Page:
The port of Malaga is formed by an artificial mole of about half a mile in length, nearly at the extremity of which is a good lighthouse with a revolving light, and also a battery mounting eight pieces of brass ordnance. This Mole is still carrying further out.
All small vessels stationed on the south-east Coast of Spain, should have strong chocks fitted in their stern ports for the convenience of taking in cables or hawsers.
Good water can be had conveniently at Malaga by application to the Captain of the port.
Never attempt to land in a Spanish port without being first visited by the Pratique boat.
From Malaga to Gibraltar with a westerly wind. To perform this as expeditiously as possible, get under way a little before sunset when the land wind begins to draw off, and under easy sail as the wind generally blows hard off Molinos Point from north-west. The land wind will more than probable carry you round Frangerola,* when past that point, take good care to keep close in shore towards Marbella, as the
• In Frangerola Bay is good anchorage with westerly winds. Frangerola Point W.S.W., and a little to the northward of the castle.
wind during the night and generally early in the morning draws off the land; by so doing you will also get within thefinfluence of the tides. Should it be ebb when you get up to Europa Point, it would be hopeless except with a very steady wind to attempt to beat round, which is very seldom the case when the wind blows strong from the west, for then the eastern side of the rock, like the western during easterly winds, is subject to violent squalls and puffs of wind, which completely frustrate any attempt to get round. Put the ship therefore under easy sail and lay to off and on until the flood tide makes, when you will get round with perfect ease, and soon gain the New Mole.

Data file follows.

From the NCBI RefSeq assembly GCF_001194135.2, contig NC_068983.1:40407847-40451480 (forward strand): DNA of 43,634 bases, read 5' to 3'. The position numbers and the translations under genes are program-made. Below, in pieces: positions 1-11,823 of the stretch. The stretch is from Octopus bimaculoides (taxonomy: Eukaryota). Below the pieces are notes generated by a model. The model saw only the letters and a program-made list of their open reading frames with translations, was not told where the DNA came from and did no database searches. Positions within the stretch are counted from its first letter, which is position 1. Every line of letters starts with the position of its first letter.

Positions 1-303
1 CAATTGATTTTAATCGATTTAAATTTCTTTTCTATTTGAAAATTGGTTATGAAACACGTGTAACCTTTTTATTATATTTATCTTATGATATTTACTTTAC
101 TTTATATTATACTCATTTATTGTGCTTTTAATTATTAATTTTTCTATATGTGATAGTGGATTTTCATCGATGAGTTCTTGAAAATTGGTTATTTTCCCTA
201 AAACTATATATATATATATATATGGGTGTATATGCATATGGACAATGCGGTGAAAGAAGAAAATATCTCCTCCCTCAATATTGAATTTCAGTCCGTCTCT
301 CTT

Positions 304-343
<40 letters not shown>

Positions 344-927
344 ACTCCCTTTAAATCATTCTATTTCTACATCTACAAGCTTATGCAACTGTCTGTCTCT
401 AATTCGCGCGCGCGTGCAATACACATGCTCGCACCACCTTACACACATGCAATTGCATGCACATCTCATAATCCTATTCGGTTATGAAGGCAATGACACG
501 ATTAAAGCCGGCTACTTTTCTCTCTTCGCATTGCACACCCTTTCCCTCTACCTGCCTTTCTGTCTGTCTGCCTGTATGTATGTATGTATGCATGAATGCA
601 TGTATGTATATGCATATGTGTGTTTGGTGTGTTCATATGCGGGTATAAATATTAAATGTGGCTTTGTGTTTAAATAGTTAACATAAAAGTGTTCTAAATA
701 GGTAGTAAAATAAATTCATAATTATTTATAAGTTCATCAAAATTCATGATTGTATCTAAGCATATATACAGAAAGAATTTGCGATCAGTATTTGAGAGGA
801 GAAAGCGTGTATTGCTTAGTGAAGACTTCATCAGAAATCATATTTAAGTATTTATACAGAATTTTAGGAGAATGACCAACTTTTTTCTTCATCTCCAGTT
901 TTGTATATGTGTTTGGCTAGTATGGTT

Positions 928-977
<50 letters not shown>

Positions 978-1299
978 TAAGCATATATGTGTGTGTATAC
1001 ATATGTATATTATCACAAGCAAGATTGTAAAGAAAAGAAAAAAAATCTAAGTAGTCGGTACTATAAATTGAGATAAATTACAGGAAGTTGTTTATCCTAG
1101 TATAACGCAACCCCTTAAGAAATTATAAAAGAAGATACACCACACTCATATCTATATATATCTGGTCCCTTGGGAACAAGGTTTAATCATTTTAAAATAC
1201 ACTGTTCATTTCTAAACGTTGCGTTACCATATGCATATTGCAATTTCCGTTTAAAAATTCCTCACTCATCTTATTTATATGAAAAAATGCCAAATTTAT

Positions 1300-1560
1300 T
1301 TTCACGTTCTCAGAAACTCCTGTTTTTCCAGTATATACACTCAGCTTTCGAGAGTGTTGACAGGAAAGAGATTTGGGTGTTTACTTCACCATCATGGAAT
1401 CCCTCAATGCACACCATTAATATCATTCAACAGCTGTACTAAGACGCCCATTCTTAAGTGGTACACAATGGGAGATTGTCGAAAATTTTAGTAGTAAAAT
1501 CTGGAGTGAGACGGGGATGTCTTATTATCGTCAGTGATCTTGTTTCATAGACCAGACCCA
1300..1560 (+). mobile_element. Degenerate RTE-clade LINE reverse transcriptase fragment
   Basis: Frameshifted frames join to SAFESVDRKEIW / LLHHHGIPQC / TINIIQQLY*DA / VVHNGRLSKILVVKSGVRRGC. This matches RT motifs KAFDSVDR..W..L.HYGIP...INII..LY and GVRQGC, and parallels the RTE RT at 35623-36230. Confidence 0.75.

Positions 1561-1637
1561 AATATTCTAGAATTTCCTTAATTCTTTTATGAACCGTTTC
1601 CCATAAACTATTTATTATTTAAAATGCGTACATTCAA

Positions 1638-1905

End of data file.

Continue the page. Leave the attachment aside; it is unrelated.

Whenever a large ship, particularly a line of battle ship anchors off the New Mole, she should take especial care to anchor as much abreast of the Dock-yard as possible, that is, to the north-east of the New Mole. A ship lying here ought always to be moored, and her best bower should be let go well to the northward; for if the wind suddenly shifts round to east, in a sudden squall as it generally commences, she is very apt to drive, before a second anchor can be let go.